Thursday, July 16, 2009
Vacation Recommendation (for real!)
The photo on my banner above is of Montgomery Cemetery in Norristown, Pennsylvania. Seemed appropriate, considering my Possessed Series novels are semi-historical ghost mysteries. Cemeteries can evoke thoughts of ghosts and mysteries, and this particular burial ground is as historic as they get. Also, Montgomery Cemetery plays a significant role in my 4th (and yet unpublished) novel--titled FEAR ITSELF.
Like my protagonist, Pat Montella, I had kin (a grandmother, 2 uncles, an aunt, and 4 cousins) who lived within a block of Montgomery Cemetery. Their street ended right at the gates. As a kid, the graveyard seemed ancient to me. Derelict, too. Stones were toppled, the grass was always high. I never saw anyone venture inside. My relatives, as far as I was concerned, lived beside the mysterious ruins of a bygone civilization. How cool is that?
Fast forward a few decades, to when the Historical Society of Montgomery County took charge of the cemetery and began restoring the grounds and giving free tours. Main reason for today's blog--their tours continue this weekend and I highly recommend them. See info at the end of this article.
Before about 1850 in America, public burial grounds were usually potter's fields, that is, cleared land used for burying anyone who had no connection with a church, no burial plot on their family's property, no money for a funeral, or for anyone who died while traveling and had no family nearby. Sending a corpse home was a rare occurrence. Embalming fluid didn't catch on until the Civil War. These fields often had few or no markers.
Mid-19th century, the idea of "garden cemeteries" became popular. These were public parks where you could come to picnic on a Sunday afternoon while paying respects to your deceased loved ones. Montgomery Cemetery was founded in 1847 with this concept in mind, although it's laid out in a formal pattern instead of meandering like many other garden cemeteries (West Laurel Hill near Philadelphia, for example). Montgomery was actually one of the first cemeteries of its kind and has one of the largest collections of underground vaults in the region. (An underground vault is essentially a subterranean mausoleum--a room with shelves, usually accessed by ladder through a slab on top.)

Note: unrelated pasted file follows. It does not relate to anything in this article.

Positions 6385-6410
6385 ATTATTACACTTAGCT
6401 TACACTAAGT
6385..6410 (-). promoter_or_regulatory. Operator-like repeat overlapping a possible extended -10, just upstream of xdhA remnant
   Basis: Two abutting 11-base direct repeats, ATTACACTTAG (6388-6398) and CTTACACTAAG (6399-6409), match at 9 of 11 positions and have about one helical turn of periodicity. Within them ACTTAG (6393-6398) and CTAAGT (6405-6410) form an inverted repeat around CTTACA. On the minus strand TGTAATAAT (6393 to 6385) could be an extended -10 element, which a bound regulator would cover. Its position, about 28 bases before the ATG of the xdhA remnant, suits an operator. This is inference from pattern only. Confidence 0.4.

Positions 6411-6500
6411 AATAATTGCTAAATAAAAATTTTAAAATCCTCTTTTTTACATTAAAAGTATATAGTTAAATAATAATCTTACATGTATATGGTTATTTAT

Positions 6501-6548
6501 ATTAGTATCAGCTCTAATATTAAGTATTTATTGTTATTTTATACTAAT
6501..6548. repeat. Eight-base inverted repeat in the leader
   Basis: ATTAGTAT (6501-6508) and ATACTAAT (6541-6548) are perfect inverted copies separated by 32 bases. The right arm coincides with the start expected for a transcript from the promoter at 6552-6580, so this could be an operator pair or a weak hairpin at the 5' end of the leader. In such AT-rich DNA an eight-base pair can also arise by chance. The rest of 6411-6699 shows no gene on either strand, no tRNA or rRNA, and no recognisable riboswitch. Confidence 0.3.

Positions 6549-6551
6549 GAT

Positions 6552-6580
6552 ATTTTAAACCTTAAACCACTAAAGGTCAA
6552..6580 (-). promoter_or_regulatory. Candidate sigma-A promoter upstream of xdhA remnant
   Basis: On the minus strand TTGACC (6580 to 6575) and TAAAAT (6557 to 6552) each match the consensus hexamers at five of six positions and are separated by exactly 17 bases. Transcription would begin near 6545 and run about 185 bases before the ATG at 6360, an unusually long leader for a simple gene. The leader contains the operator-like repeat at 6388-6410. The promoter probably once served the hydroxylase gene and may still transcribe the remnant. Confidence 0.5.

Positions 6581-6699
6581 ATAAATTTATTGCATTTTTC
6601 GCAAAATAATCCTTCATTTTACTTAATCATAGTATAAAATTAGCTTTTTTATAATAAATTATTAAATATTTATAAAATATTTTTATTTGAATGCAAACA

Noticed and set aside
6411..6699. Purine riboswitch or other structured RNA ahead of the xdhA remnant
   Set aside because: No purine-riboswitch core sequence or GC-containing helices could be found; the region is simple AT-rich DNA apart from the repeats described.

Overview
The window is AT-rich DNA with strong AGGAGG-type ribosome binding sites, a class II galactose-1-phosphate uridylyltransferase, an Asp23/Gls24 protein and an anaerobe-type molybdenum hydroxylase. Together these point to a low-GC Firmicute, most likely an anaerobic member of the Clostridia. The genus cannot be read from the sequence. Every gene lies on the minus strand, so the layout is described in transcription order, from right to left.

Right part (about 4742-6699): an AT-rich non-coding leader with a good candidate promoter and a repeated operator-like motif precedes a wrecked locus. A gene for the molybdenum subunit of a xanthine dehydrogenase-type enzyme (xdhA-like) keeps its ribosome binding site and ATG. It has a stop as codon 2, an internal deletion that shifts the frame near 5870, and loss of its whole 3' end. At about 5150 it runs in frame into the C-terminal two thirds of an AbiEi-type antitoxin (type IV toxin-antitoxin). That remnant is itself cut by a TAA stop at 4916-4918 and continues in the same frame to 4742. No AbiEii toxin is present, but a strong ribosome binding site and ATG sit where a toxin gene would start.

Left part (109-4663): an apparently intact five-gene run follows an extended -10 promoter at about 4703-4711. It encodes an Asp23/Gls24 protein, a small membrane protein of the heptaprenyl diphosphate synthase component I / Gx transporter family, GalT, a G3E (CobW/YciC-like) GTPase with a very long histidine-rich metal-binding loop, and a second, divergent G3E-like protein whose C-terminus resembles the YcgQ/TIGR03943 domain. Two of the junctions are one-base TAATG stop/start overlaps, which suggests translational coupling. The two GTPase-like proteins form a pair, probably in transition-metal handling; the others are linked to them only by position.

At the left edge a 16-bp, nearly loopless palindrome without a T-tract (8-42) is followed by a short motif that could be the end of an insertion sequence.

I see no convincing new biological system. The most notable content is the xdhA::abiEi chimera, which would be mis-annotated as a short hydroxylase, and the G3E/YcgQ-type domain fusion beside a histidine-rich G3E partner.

If you're a Civil War buff, you shouldn't miss this place. Montgomery was the final resting place of 5 Union generals, the most famous being Major-General Winfield Scott Hancock, said to have "saved the Nation" at the Battle of Gettysburg, before going on to become a candidate for U.S. President in 1880, losing by a very narrow margin to James A. Garfield (who was shot only 4 months later). Hancock's funeral in Norristown was attended by thousands, and his pallbearers included Generals Sherman, Sheridan and Buell, and Secretary of State Bayard.
The other generals buried in Montgomery were Hartranft (the officer in charge of the Lincoln Conspiracy prisoners, who gave the final order for the first execution of a woman in the U.S.--he went on to become governor of Pennsylvania and welcome the world to the state during the American centennial celebration), Slemmer (who fired the first Union shots of the war), Zook and McClennan.
The cemetery is chock full of other historic personages, plus fascinating stories, like the huge mound that supposedly marks a witch's grave, and the tale of Charles Hunsicker whose skull was stolen by grave robbers. Legend has it that the robbers all went on to became victims of some form of accidental decapitation. Besides all this, Montgomery's tomb architecture is amazing--worth the trip all by itself.
For more info on Montgomery Cemetery and the free tours, go to